“Since the outset of the Belmont Redevelopment Project, Empire State Development has kept community stakeholders and local leaders informed of construction progress and any modifications on at least a weekly basis,” the agency wrote in a statement to the Herald, “and has worked closely with them to minimize the impacts of construction.”

“ESD’s transparent public review process has included more than 12 public meetings and hearings, dozens of meetings with local organizations and stakeholders, and months of public comment periods —  which generated thousands of community comments,” the statement read.

The agency also addressed Kelleher’s concerns about construction in the north parking lot, claiming to have notified the community three days after Kelleher inquired about it. “We provide a weekly email called ‘Look Ahead’ for all community members which provides a detailed update on construction activities scheduled for the upcoming week,” the statement read. “The work on the North Lot was first mentioned the week of May 24 when we were notified by the construction company, and again the week of May 31.”

Solages agreed that unity among resident, the advisory board and ESD is necessary, and noted the importance of community input in an effort as impactful as the redevelopment project. “It’s all about communication,” she said. “We’re in a symbiotic relationship.”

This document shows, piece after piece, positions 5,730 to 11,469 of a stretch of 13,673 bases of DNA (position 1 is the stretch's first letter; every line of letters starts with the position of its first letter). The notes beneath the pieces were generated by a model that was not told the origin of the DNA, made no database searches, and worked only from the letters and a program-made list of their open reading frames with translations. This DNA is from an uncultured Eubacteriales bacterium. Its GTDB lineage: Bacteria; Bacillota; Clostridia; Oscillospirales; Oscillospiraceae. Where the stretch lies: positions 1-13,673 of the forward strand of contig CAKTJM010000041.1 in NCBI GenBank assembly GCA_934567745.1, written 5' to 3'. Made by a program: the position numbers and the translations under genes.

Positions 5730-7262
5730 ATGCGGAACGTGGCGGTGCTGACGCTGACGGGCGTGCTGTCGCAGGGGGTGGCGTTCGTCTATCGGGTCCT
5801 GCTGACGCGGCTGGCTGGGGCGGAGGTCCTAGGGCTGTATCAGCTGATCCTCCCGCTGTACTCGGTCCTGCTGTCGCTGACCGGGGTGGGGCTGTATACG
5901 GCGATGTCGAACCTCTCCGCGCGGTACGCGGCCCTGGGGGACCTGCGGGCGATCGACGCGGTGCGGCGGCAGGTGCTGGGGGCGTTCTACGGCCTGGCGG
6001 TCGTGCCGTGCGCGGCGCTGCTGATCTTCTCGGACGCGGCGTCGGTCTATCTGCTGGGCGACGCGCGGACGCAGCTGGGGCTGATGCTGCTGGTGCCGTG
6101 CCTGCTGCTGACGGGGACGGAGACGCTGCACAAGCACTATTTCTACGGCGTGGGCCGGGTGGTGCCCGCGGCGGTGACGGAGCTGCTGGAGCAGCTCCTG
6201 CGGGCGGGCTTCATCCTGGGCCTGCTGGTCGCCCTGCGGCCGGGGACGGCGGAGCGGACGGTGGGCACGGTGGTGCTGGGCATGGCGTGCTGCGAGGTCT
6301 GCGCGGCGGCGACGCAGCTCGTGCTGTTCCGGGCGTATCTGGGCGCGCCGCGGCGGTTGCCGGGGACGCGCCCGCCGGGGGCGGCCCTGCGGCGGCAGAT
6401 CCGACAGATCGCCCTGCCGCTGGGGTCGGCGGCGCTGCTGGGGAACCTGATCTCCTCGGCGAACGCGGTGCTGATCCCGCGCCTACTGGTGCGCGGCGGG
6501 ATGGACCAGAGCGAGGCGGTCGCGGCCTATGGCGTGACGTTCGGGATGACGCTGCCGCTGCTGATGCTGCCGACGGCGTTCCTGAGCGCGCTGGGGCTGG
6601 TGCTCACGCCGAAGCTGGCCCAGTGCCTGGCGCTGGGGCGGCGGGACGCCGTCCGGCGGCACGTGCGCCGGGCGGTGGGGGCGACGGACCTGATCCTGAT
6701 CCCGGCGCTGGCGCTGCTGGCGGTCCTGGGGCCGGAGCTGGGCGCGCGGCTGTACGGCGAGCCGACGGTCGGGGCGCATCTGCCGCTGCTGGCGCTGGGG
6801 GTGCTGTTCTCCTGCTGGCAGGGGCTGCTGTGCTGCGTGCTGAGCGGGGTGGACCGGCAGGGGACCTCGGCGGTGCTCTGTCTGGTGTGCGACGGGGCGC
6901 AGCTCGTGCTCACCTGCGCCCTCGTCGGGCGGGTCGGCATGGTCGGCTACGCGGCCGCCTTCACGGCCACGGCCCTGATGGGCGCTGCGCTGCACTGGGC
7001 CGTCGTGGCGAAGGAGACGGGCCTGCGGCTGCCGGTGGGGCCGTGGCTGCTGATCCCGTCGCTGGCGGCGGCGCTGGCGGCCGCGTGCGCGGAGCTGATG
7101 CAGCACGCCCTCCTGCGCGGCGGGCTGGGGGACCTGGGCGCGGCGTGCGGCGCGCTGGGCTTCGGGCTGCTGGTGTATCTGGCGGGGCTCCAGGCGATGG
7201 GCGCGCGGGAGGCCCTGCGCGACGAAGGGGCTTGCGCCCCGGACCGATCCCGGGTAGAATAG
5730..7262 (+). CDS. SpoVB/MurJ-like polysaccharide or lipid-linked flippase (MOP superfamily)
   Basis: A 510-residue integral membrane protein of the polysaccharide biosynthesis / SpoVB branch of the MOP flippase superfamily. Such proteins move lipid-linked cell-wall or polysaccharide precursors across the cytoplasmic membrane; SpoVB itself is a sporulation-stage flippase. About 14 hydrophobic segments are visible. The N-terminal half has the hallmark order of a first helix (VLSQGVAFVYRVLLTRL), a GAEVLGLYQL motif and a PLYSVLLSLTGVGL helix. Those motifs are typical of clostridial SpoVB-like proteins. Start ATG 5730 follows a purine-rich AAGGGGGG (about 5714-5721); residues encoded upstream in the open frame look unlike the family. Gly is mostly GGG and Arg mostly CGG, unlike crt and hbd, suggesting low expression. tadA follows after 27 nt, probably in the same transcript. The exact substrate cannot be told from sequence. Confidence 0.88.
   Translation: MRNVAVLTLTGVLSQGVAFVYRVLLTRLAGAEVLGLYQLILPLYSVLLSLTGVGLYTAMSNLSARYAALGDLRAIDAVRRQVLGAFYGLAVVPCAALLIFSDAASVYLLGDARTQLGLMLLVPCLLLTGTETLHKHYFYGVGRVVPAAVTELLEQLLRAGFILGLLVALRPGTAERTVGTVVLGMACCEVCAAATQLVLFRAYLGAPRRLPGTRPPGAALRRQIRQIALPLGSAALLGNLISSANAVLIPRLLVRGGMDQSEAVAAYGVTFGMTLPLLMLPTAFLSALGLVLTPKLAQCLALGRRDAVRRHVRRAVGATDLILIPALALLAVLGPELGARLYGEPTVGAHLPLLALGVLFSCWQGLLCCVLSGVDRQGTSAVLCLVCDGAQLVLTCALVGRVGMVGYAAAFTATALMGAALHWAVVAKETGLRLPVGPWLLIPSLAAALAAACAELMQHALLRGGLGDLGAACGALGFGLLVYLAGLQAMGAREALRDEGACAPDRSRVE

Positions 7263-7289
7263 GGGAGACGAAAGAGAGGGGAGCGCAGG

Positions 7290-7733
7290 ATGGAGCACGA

Solages supported both the advisory board, the creation of which required a legislative effort Solages herself spearheaded, and the state-level Belmont Community Advisory Committee. As the representative of the state’s 22nd Assembly District, which encompasses Elmont and Floral Park as well as sections of Franklin Square, she expressed concern about the transparency issues raised by constituents like Kelleher. 

Solages said, however, that ESD’s communication with local residents has improved since construction of UBS Arena began. “ESD has come a long way,” she said, noting that she has fielded complaints from constituents about ESD in the past, but that the agency has gotten better about responding. Solages made it  clear that ESD must improve its communication with local residents about the work in Belmont Park. “We are all stakeholders in this project,” she said. “Communication needs to be involved.”

Over the past two weeks, ESD and residents have engaged in a conversation about the concerns raised, according to Solages. At an on-site visit by residents of Floral Park, local officials and ESD representatives sought to resolve the fencing issue. There was also a second meeting, which included local officials.

“When ESD received a complaint about the work from Floral Park,” the agency said in its statement, “it was immediately addressed with two conference calls with the Village Mayor and Council Members as well as an onsite walk-through with ESD and the construction team to ensure all concerns were understood.”

“There is a conversation happening,” Solages said. “We are now working together, and I encourage all parties to come to a resolution that works to protect the community and the community’s quality of life.”

“We’re hopeful for a resolution that takes the views of the community into consideration,” she added.